Cognitive Work Analysis of Distributed Collaboration - Phase I: Work Domain Analysis

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This document is meant as a discussion for the Cognitive Work Analysis (CWA) of distributed collaboration. A CWA consists of multiple phases that systematically analyze the constraints for work, agents, organizational, and activities. Its intent is to guide the design of the virtual collaborative environment and tools to best support and facilitate the functions of the WoSCR community. These linked pages will present the current analyses for each phase in order to collect comments and input from the research team. 

Phase I - Work Domain Analysis identifies the activity-independent constraints of the work domain. A description of each of the levels in the figure is found below. Please provide your input and discussion for each level and any general comments, suggestions, or questions you might have.


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Work Domain Analysis: Five levels of Abstraction (Lintern, 2009)

Domain Purpose

Domain Purpose is the overarching intention that the work domain was designed to satisfy.  A purpose is a property of a domain (not of an actor) and is relatively permanent.

The primary domain purpose identified for the VCE is distributed collaboration and is defined as work jointly conducted across people separated by time and space toward a common goal.


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Domain Values and Priorities

Domain Values and Priorities are the principles, standards, or qualities to be maintained during execution of work in the domain. They can be identified with questions such as what are the values that shape how domain experts will use this system to satisfy the purpose, what abstract properties help domain experts establish priorities with respect to Domain Purpose, and what are the guiding concerns for domain experts?

The three components that are prioritized for distributed collaboration have been identified as communication, coordination, and activity awarness (Neale, Carroll, and Rosson, 2004). Coordination is defined as "...the attempt by multiple entities to act in concert in order to achieve a common goal by carrying out a script/plan they all understand" (Klein, 2001).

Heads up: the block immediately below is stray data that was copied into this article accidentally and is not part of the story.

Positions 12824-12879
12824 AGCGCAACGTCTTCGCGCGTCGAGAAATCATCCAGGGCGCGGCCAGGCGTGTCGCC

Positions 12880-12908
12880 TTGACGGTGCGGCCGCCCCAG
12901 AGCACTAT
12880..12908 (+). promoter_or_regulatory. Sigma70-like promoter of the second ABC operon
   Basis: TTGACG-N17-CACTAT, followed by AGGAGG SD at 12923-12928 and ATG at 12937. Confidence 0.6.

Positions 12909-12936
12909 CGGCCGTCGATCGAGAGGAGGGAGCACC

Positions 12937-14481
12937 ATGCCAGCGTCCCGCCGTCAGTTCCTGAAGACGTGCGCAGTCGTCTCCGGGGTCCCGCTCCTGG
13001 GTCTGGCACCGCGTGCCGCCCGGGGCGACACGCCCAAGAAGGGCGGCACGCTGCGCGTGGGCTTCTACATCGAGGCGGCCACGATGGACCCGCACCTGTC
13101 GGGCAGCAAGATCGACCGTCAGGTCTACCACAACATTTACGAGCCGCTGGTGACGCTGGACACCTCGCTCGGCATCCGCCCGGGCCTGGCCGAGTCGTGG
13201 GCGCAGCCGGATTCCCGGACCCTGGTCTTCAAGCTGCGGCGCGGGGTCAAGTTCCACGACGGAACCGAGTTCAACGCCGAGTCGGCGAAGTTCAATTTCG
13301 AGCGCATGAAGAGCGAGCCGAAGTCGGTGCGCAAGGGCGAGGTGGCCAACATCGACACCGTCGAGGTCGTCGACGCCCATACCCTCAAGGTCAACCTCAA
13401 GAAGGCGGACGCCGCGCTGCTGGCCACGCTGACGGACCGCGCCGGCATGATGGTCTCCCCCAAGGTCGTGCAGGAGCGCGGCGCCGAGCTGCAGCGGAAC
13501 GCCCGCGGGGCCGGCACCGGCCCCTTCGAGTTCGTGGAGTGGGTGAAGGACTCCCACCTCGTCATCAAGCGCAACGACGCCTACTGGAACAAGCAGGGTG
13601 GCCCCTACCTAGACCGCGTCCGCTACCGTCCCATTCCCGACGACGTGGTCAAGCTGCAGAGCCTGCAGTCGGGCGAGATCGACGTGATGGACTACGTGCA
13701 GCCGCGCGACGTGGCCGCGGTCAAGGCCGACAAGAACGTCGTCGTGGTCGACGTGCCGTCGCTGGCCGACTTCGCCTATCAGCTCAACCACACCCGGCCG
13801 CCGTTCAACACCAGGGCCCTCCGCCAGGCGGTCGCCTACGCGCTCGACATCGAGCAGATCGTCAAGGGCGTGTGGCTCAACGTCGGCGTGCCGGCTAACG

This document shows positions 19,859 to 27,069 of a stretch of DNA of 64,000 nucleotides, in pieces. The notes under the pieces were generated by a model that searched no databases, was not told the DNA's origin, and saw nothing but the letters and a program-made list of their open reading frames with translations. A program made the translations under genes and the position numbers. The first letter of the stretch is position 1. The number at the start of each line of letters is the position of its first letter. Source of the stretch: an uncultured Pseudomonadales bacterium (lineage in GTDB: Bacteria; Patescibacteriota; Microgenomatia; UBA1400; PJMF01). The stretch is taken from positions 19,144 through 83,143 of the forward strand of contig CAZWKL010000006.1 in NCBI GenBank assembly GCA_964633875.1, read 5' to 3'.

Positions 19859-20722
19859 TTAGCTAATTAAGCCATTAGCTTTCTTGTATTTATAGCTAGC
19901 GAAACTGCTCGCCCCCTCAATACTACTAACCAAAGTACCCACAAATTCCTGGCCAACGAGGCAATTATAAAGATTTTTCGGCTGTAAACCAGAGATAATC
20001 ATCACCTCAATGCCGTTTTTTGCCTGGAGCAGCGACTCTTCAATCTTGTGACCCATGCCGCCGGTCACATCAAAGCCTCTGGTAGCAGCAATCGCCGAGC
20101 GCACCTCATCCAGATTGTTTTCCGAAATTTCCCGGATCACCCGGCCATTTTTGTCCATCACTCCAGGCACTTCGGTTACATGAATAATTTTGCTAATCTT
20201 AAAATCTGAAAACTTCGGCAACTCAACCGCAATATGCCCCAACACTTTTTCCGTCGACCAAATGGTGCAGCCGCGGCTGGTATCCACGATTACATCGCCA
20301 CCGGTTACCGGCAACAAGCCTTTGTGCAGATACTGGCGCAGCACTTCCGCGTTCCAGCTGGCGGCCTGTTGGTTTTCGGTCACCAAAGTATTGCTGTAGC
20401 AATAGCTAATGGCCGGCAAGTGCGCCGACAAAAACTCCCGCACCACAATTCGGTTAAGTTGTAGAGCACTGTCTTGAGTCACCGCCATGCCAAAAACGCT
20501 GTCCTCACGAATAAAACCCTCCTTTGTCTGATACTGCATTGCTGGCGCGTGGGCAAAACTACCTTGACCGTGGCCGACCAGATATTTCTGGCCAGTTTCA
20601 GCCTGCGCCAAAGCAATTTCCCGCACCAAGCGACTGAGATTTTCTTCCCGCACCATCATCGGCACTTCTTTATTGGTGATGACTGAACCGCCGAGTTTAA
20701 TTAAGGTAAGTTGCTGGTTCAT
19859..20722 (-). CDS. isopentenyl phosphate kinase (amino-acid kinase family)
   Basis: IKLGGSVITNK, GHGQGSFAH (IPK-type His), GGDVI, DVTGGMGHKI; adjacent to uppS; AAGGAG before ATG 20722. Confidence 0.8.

Activity awareness is critical for collaboration (Neale et al., 2004) to support knowledge of their counterparts, their tools and resources, their knowledg and expectations, their persistent attitudes and goals, criteria to evaluate joint outcomes, and current focus of attention and action.

Communication is the exchange of information and the means of connection between people or places.

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Domain Functions

Domain Functions are those functions sufficient to execute the work that will satisfy the Domain Purpose as constrained by the Domain Values and Priorities. Domain Functions are those work domain functions that must be realized, regardless of how they are physically implemented, to satisfy the Domain Purpose.

The identified domain functions for distributed collaboration are the collaboration model and stages of Forming, Storming, Norming, Performing (Tuckman, 1965). See for a short summary or attached Tuckman article.

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Physical Function

Physical Functions are those functions realized by activation or use of technical devices or physical sub-systems (the physical elements of the system).

The physical functions identified are in four primary functional areas, 1) Explicit communication, 2) Information Gathering, 3) Shared Access, and 4) Transfer. The physical functions were derived from a paper on "Task Analysis for Groupware Usability Evaluation" by Pinelle & Gutwin, 2003. It is also attached.

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Physical Objects

Physical Objects are those physical devices and sub- systems within the work domain, useful for the conduct of work, that have material existence.

The physical objects included here is based on input from Austin Tate and a review of current technology for distributed collaboration.

Gerhard has made a suggestion to include search engines like Google.

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Distributed Collaboration

From a non-detailed look, this looks pretty thorough.  The map is easy to follow and makes sense to me.  Glad to see that some of the lit search I did, was helpful. 

Cheers, Debbie :-)